The findings published by the Health Commission, the UK National Health Service (NHS) on the March 2009 Francis Report into Mid-Staffordshire NHS Foundation Trust Failures inpatient care, received a lot of publicity. While the report is important because it illuminates the failures, it is more significant to focus predominantly on what should have been done and what should be done in the near future. This calls for a review of the recommendations that have been tabled by this report as a chat on the way forward (Francis, 2010a).
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Review of the Recommendations
For purposes of clarity, this paper will review some of the recommendations so adduced in the report one by one, by first highlighting them and secondly by justifications based on the report, as well the common knowledge that accrues from documented best business practices.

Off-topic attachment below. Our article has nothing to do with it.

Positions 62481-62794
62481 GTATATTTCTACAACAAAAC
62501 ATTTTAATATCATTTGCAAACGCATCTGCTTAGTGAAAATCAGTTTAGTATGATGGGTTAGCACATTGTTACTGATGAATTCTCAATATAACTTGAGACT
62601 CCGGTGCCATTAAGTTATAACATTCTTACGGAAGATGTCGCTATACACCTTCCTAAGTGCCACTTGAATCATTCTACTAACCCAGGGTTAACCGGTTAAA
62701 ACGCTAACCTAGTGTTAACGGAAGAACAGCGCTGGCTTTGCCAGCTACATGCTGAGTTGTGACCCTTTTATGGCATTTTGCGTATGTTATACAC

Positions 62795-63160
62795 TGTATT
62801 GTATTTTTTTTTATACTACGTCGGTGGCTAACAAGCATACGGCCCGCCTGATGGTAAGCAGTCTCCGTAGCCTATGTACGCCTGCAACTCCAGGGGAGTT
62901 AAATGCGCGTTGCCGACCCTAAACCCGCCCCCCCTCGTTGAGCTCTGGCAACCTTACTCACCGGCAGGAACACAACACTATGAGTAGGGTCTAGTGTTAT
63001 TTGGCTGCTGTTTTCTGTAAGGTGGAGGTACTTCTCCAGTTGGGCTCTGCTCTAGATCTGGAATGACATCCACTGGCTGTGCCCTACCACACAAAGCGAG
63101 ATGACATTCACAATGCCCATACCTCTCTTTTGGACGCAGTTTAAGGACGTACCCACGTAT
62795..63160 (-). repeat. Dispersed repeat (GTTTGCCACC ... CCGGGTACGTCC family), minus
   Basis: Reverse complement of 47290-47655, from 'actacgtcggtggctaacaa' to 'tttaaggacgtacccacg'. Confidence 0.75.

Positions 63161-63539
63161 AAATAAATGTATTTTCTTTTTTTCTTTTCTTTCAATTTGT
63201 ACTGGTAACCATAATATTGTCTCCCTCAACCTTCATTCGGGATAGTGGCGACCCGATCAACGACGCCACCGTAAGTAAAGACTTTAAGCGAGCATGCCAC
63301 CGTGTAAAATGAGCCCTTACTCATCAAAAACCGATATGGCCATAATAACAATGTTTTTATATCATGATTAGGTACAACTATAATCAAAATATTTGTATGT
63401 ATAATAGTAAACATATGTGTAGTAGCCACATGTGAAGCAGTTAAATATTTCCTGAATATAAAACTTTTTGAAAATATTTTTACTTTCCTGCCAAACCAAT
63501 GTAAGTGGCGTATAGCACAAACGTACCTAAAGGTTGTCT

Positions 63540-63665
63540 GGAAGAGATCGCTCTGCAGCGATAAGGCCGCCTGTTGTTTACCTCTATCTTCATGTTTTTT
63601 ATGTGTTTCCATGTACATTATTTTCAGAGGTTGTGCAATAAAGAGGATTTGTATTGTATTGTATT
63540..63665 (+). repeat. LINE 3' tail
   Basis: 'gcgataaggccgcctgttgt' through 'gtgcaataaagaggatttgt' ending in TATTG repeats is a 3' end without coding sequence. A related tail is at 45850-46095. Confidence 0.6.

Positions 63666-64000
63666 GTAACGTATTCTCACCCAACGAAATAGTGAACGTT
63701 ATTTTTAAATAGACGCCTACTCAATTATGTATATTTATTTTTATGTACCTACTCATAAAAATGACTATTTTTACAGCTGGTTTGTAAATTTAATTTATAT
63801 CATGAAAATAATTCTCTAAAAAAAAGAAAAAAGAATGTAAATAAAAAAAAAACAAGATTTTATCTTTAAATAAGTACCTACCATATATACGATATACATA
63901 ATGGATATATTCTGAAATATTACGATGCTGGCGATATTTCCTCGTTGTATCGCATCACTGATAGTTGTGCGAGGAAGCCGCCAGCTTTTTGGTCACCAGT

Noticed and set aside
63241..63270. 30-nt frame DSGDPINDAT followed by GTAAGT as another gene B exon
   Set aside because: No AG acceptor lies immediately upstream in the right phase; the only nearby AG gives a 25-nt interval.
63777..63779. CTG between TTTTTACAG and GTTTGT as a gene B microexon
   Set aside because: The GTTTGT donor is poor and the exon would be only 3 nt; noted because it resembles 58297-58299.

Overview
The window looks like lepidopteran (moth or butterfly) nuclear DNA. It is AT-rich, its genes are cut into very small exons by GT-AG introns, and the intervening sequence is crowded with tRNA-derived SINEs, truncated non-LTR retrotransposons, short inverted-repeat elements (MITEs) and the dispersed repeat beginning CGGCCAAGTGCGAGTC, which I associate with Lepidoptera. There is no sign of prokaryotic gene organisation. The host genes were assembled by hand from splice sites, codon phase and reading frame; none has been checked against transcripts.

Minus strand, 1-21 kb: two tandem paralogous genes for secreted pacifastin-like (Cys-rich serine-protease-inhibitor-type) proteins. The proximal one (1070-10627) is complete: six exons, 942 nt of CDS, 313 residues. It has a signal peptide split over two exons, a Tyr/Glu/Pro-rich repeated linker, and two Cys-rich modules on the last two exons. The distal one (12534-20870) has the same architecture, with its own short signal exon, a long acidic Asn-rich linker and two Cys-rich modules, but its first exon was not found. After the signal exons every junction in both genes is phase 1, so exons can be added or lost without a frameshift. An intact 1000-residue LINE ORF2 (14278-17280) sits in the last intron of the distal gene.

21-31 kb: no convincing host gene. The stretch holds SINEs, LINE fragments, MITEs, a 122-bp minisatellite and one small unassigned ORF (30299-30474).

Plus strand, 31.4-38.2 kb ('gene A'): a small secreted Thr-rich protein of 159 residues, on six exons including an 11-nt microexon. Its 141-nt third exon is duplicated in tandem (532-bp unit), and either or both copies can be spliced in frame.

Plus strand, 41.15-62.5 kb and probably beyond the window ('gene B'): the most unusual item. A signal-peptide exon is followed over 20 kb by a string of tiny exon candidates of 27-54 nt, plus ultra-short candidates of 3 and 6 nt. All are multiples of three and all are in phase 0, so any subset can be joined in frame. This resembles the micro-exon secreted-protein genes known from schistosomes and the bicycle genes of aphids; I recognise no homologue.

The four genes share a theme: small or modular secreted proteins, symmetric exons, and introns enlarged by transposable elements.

Recommendation 1: The Trust must make its visible first priority the delivery of a high-class standard of care to all its patients by putting their needs first. It should not provide a service in areas where it cannot achieve such a standard.
Joss et al (2002) reckon that, as a principle, it is usually the client who is best situated/placed to echo expectations of a service or a product. This, therefore, affirms the old adage that any establishment must always be cognizant of the fact that everything begins with the client as the middle staff as well as the end consumer. In the case of NHS, the management seemed not very sure of the ongoings because they perhaps did not establish a tool of evaluation that centered on the customer’s opinion (Care Quality Commission, 2009).
The beauty of a client-centered approach in business, according to Joss et al (2002) is that it is a precursor for the management to foresee and create changes emanating from clients/clientele suggestions as well as demands, and therefore ordinarily shifting client’s information (Joss et al, 2002).